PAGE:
All food has a limited shelf life which will vary depending on the type of food, how it is packaged and how carefully it is transported and stored.
The storage life of food products is influenced by many factors, including:
- microbial growth
- chemical changes such as a slow development of brown colour and/or flavour changes
- rancidity in fats
- water uptake or loss (can affect texture or other food attributes)
- warm storage
- bright light
- high humidity
The environmental conditions under which food is stored also influence storage life. Water uptake or loss can affect texture and other food attributes. Warm storage temperatures, bright light, air (containing oxygen), and high humidity all shorten storage life – and ultimately affect your product quality, price and marketability.
Appropriate packaging and refrigeration can substantially reduce the rate at which food will deteriorate. Low temperatures slow the growth of microorganisms and the rate of chemical (including enzymic) changes in food.
Many factors are critical in maximising shelf life, such as ingredient selection, processing techniques and packaging, as well as handling practices, storage protocols and cold chain transport solutions.
It is important to check that your storage room or refrigerator is operating correctly. Your thermometer should show a temperature below 5°C in the main section of the refrigerator.
Avoid crowding stored products in the refrigerator, ensure good air circulation around each item. Proper storage not only keeps your products in good condition and safe from the growth of food poisoning bacteria, but saves you money because it reduces waste.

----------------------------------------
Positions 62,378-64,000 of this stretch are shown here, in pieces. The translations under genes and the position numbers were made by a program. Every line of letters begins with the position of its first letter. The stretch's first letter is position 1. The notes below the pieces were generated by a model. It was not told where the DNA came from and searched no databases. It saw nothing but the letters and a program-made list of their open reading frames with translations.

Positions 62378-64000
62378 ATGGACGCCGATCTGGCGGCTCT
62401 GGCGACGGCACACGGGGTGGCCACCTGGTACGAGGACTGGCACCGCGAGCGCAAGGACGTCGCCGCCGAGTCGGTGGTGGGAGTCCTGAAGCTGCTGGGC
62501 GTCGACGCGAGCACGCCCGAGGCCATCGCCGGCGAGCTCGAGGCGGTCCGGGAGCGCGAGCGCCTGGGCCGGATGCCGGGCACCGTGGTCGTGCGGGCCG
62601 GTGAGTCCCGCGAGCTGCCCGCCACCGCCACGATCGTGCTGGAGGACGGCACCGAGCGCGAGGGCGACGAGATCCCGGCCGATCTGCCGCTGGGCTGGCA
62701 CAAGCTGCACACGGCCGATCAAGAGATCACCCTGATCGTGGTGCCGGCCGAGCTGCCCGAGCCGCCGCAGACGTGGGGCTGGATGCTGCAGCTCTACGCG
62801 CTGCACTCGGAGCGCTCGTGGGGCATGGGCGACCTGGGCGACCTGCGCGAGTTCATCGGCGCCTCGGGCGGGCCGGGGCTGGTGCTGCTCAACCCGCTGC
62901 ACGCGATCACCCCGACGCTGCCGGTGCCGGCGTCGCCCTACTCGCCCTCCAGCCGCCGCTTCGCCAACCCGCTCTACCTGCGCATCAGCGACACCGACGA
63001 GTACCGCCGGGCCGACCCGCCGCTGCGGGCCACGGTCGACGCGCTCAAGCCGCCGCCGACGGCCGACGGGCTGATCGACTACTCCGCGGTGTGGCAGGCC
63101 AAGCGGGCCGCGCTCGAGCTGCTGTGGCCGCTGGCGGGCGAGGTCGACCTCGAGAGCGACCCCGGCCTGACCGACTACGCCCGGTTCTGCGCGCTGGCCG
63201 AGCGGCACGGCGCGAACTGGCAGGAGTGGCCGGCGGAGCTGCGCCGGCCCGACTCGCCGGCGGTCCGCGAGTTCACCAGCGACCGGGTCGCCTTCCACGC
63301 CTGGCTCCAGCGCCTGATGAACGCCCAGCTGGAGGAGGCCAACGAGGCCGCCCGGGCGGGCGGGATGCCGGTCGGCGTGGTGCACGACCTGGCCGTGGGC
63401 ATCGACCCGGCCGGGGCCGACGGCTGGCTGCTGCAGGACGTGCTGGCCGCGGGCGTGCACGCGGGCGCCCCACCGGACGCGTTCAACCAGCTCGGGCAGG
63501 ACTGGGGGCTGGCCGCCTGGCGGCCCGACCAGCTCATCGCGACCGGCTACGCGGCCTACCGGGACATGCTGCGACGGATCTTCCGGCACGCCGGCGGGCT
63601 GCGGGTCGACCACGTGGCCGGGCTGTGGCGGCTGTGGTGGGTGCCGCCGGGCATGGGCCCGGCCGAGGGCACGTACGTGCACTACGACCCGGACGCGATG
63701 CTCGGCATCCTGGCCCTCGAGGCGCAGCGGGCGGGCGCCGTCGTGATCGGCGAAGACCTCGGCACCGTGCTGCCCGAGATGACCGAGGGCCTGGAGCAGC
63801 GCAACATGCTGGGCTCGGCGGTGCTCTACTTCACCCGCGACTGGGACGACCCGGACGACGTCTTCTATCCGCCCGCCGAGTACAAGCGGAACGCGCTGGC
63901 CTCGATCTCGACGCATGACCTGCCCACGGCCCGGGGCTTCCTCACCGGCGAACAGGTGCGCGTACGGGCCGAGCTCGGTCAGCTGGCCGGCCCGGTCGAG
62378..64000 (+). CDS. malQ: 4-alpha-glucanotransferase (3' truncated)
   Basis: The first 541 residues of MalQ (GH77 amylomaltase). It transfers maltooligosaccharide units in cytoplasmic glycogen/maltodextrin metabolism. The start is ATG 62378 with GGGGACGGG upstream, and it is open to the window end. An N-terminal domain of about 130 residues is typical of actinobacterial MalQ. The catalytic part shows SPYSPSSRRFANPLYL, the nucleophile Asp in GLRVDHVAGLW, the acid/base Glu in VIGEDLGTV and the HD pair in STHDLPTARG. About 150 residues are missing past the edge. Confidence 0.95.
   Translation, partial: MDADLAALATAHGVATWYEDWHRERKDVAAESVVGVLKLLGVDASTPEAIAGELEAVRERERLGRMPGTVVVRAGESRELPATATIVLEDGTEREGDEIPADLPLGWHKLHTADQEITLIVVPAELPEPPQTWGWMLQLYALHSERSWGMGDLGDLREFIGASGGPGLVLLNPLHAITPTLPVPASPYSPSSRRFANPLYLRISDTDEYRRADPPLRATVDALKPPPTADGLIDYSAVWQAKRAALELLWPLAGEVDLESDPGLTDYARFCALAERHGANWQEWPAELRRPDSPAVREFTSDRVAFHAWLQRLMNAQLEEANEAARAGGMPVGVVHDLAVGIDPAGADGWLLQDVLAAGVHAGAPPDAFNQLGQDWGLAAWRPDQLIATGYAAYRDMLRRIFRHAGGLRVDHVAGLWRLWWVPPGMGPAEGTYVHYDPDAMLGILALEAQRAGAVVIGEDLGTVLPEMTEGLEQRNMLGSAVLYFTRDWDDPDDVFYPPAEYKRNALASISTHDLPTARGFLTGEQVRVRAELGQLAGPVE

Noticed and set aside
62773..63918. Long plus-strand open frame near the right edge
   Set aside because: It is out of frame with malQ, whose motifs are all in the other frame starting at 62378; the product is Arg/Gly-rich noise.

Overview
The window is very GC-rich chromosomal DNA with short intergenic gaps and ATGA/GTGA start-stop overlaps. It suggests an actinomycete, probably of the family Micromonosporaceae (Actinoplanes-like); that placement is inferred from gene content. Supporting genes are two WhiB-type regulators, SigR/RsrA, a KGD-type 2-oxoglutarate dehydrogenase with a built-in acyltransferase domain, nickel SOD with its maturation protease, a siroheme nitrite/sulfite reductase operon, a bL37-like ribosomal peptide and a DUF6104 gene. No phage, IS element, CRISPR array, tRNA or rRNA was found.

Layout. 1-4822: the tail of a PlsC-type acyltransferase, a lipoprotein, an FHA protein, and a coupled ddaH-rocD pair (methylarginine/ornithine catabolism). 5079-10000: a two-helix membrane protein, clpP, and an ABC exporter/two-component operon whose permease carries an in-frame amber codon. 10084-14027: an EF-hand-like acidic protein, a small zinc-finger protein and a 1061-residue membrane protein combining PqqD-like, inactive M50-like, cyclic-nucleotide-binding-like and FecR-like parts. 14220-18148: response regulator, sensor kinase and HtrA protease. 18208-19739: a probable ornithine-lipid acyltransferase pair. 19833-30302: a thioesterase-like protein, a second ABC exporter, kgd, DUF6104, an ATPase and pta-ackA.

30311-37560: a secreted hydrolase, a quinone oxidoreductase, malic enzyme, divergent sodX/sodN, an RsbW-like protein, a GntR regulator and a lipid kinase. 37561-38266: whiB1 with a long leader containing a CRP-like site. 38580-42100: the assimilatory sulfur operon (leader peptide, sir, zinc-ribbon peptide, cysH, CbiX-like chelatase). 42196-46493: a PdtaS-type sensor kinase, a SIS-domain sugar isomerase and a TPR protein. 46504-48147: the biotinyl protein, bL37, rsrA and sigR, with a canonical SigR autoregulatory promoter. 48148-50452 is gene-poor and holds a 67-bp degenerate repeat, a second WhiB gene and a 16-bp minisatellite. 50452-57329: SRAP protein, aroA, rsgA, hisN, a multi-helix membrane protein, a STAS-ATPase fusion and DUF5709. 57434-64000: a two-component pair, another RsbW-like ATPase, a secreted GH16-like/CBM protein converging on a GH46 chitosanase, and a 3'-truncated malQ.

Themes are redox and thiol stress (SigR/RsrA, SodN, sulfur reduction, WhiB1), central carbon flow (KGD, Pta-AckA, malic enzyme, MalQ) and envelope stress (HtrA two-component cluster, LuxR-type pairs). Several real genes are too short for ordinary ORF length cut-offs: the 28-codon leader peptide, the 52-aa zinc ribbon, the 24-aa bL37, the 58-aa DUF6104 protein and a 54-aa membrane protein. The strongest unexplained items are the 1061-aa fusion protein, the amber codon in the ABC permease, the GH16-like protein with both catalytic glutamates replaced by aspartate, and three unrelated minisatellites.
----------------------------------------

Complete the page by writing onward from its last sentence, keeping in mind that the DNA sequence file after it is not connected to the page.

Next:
The responsibility of determining the shelf life of a food, and thus its best-before or use-by date, lies with the manufacturer/packer.
The most direct way of doing this is to conduct properly constructed storage trials under realistic, defined conditions. This may not be possible for smaller manufacturers, in particular those just entering the market so you may need to call on the services of a specialist to complete this process. It is essential to test shelf life and have your testing data and evidence available to reduce your business risk and to present to potential customers for your product, as without it, some customers will simply refuse to stock your product.
Retailers may also have their own demands about shelf life of particular product categories especially those with a relatively short shelf life.
In South Australia, the South Australian Research and Development Institute (SARDI) employs food technologists who provide a service to South Australian food businesses using a range of methods and models to investigate shelf life and use-by dates.
It is an offence to sell a packaged food past its use-by date and this form of date marking is tied to food safety. There are two types of date marking of foods in Australia. These are ‘best-before’ and ‘use-by’. The length of time used to calculate these dates is determined by how long it takes for the product to begin to deteriorate or to become less nutritious or unsafe. There is also an option to date mark bread with a shelf life of less than seven days with a ‘baked-on’ or ‘baked-for’ date.
The legal requirement for manufacturers of packaged foods to open date mark foods was introduced in Australia in 1978. This followed similar moves internationally and the publication of a standard by the Codex Committee on Food Labelling. It was argued by consumer groups that with the rapid changes occurring in food manufacturing, packaging and retailing, consumers could no longer rely on traditional wisdom and habits to dictate how long a food may be stored.